On Aug.16, the Dow Jones Industrial Average closed the day at 35,625.40 – a record high and an apparent symbol of the pandemic loosening its chokehold on a stock market dealing with uncertainty in all industries. The milestone marked a stark contrast from March 2020 when the pandemic first entered the public’s consciousness. The market […]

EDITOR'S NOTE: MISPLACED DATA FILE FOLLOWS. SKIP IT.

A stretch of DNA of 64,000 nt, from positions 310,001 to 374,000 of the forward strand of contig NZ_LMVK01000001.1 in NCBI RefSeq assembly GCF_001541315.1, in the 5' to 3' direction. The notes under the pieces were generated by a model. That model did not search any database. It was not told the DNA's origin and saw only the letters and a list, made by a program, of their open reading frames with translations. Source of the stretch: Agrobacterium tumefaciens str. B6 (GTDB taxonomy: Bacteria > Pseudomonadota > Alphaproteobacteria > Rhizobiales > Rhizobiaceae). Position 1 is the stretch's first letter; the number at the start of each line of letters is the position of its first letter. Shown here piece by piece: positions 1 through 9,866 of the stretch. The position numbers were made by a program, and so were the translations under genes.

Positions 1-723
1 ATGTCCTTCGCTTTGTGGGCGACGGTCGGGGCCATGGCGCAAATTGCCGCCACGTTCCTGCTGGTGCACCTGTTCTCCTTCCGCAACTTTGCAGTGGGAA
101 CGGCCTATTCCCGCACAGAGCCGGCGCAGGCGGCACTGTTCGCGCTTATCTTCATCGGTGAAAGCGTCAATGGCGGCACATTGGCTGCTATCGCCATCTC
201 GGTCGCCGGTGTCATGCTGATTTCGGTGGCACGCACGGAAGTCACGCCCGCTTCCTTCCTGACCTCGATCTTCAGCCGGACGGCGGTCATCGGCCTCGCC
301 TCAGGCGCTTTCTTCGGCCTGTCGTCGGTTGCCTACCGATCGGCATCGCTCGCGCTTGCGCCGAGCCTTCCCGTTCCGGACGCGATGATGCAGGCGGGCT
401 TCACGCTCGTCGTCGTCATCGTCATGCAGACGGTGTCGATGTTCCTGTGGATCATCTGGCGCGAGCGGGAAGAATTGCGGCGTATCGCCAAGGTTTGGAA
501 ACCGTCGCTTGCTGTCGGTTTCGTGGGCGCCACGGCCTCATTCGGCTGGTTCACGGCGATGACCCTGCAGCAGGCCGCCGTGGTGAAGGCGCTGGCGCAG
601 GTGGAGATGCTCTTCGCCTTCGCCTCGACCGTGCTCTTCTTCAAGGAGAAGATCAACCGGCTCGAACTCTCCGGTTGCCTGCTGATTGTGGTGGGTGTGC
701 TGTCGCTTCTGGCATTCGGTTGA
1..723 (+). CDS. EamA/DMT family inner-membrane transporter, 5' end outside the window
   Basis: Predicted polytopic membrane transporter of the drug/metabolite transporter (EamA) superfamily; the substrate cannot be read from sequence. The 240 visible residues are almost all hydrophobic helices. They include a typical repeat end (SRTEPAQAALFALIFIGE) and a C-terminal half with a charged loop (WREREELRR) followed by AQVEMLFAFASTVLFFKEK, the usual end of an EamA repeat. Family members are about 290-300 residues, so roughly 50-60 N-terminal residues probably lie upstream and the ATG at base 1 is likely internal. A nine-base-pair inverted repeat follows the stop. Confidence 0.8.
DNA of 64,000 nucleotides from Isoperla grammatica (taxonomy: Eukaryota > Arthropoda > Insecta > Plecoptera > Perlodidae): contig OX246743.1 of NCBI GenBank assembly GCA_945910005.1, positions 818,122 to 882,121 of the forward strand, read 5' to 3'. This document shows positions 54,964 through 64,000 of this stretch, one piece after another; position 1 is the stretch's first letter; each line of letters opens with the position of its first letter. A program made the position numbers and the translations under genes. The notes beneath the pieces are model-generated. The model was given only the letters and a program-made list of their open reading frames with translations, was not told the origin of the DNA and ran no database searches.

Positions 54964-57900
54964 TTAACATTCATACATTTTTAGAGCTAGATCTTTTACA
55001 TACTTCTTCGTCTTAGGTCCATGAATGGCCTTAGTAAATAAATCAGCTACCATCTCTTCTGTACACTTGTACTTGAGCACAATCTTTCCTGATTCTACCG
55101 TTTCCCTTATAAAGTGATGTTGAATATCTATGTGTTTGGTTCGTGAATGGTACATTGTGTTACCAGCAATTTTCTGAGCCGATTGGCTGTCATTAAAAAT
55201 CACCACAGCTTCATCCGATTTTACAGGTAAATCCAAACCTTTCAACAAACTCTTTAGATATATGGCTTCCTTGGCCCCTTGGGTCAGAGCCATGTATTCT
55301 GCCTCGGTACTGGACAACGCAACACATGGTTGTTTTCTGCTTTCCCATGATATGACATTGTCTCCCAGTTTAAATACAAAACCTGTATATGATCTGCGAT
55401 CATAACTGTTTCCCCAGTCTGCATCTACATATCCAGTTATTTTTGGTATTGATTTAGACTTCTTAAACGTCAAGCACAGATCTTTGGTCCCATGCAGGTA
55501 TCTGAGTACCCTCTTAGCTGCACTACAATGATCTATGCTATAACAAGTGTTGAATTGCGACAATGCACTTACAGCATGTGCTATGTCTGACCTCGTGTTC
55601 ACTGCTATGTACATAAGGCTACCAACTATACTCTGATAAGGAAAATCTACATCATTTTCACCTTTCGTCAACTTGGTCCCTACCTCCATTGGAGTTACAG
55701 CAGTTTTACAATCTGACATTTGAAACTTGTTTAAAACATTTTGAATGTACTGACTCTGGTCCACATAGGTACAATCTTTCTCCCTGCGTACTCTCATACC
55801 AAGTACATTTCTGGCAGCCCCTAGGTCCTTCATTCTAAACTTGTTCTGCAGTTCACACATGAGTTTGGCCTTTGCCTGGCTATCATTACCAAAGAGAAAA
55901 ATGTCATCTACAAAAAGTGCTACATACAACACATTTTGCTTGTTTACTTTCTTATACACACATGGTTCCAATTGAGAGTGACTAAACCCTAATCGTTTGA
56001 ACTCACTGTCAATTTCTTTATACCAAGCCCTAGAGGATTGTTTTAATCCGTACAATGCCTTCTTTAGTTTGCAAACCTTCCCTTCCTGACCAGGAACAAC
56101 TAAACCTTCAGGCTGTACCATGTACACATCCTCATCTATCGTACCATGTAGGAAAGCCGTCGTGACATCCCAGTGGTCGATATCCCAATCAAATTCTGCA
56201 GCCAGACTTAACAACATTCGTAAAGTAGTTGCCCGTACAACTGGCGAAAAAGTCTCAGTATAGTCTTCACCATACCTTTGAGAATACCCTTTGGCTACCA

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On Aug.16, the Dow Jones Industrial Average closed the day at 35,625.40 – a record high and an apparent symbol of the pandemic loosening its chokehold on a stock market dealing with uncertainty in all industries. The milestone marked a stark contrast from March 2020 when the pandemic first entered the public’s consciousness. The market on March 11 finished the day down 20% from just one month earlier in February. But the market recovered, gaining more than 11,000 points to reach the record high set this past August. The recovery, after a virtual standstill during the height of the pandemic, was the fastest in U.S. market history. “We saw a massive contraction of the economy, which turned out to be the second largest decrease in GDP since the Great Depression,” said Ashish Tiwari, a Henry B. Tippie Research Professor of Finance at the University of Iowa. “Unemployment rates were the highest we’ve seen in modern times. The recession itself was actually fairly short, lasting through April. They tend to be much longer in duration.” The reason, Mr. Tiwari says, is multi-faceted and ties back to lessons learned from the 2008 financial crisis. “There was an injection of liquidity in the market this time around,” he said. “The provision of direct aid to consumers was a signal to investors that the liquidity crisis we saw in 2008 wouldn’t repeat this time around.” Those steps to avoid a collapse included a range of actions, including three rounds of checks to qualified individuals, an extension of unemployment benefits, a moratorium on evictions from rental properties and a direct provision of funding to businesses through the Paycheck Protection Program. “But above all, there was a massive injection of liquidity by virtue of the Federal Reserve engaging in quantitative easing,” he added. Quantitative easing is the synthetic purchase of assets like treasuries, mortgage-backed securities, and corporate and municipal bonds. The Fed also lowered its target federal funds rate to near zero, essentially making lending a lot cheaper. This affects the rate at which banks borrow from each other, ultimately filtering down to the end consumer. “So all of those steps meant that we ended up establishing a floor for valuations, and investors, I suppose, perceived this,” Mr. Tiwari explained. Disconnect with small businesses Although the financial side of the economy, or the stock market, bounced back – and then some – small businesses haven’t necessarily felt the impact of recovery and are concerned about economic issues outside the stock market’s control, said Peter Alepra, senior vice president and branch director of RBC Management, Cedar Rapids. “There’s a lot of low-cost money out there still on the sidelines that has to be, or will be, deployed somewhere that will be inflationary,” he said. “This problem extends into other areas as well. You see a pretty critical demand for workers, so to entice people to work, wages must go up, which is another example of inflation.” Other uncertainties that could cause skepticism include an overall low vaccination rate nationally and difficulty obtaining raw materials, said Kate Moreland, the Iowa City Area Development Group president. However, she also notes that many of the problems businesses face today are more severe to small businesses than large corporations. “Large companies have had an advantage during this shock,” said Tong Yao, professor of finance at the Tippie College of Business. “Small retail shops may have had to close down because they are short-staffed and their supply chain got disrupted, but Walmart is able to manage its own supply chain very well, and they can provide certain kinds of insurance to their employees. Technology companies that are not consumer-facing, like Amazon, Google, or Facebook, also do quite well since virtual economies don’t tend to suffer as much.” “There’s a clear detachment, or a disconnect, between the stock market and the problems small businesses face,” Mr. Yao added. Measuring financial long-term impacts It may seem counterintuitive that the stock market is not a great indicator of the economy’s health for the casual observer, but that is often the case since it measures something else entirely. “The best way to think about the stock market is to view it as anticipated future earnings from the business in the economy from publicly traded companies,” said Mr. Tiwari. “So really, it’s the present value of a potentially very long-term, almost infinite string of earnings.” In simplistic terms, this allows investors to approach the stock market with a very different mindset than a small business owner who must keep the company afloat each day, even when a stock market dip can still have real consequences on the daily operations of a business. Counteracting market volatility is not easy for business owners because their equity is in the business itself, said Mr. Alepra. “A lot of times, their mentality is they’d rather put money back into the business so they can control it, as opposed to taking excess cash and putting it in the stock market.” He explained that the average person’s wealth management plan should vary based on the individual’s time horizon. For example, some people can take a long-term approach to the market, knowing that specific sectors of the economy are highly likely to grow. At the same time, older folks nearing retirement have a shorter time horizon and don’t have the appetite for the fluctuation of their portfolio. Managing critical issues Given the current state of the global economy and the roller coaster-like nature of the stock market, what is the outlook for the region and the country? Specific issues could derail the current upswing, including a natural decline that would inadvertently allow the economy to “take a bit of a breather” from its historic climb, said Mr. Alepra. Other problems could stem from continued inflation or government inaction that turns critical economic policy, like the debt ceiling debate, into a toxic “political football.” Government rulings on antitrust lawsuits could also have a significant impact on mega-corporations such as Facebook and Google. In addition, how the Federal Reserve chooses to modify their economic policy is sure to cause many side effects, and trade policy with China will all likely play a role in the stock market’s health in the next 12 months, explained Mr. Yao. While concerns that arise from complex issues will always remain, there’s reason to be optimistic, too. “I think the situation is positive,” said Mr. Alepra. “Hopefully, when thinking about the pandemic, the next six months are better than the past six months. If that’s the case, that should be beneficial to the economy and the markets.” “I think, truly, that the most critical thing for every person is to have a diversified wealth plan that is customized to their needs and comfort level, whether they are 22 or 65,” he added.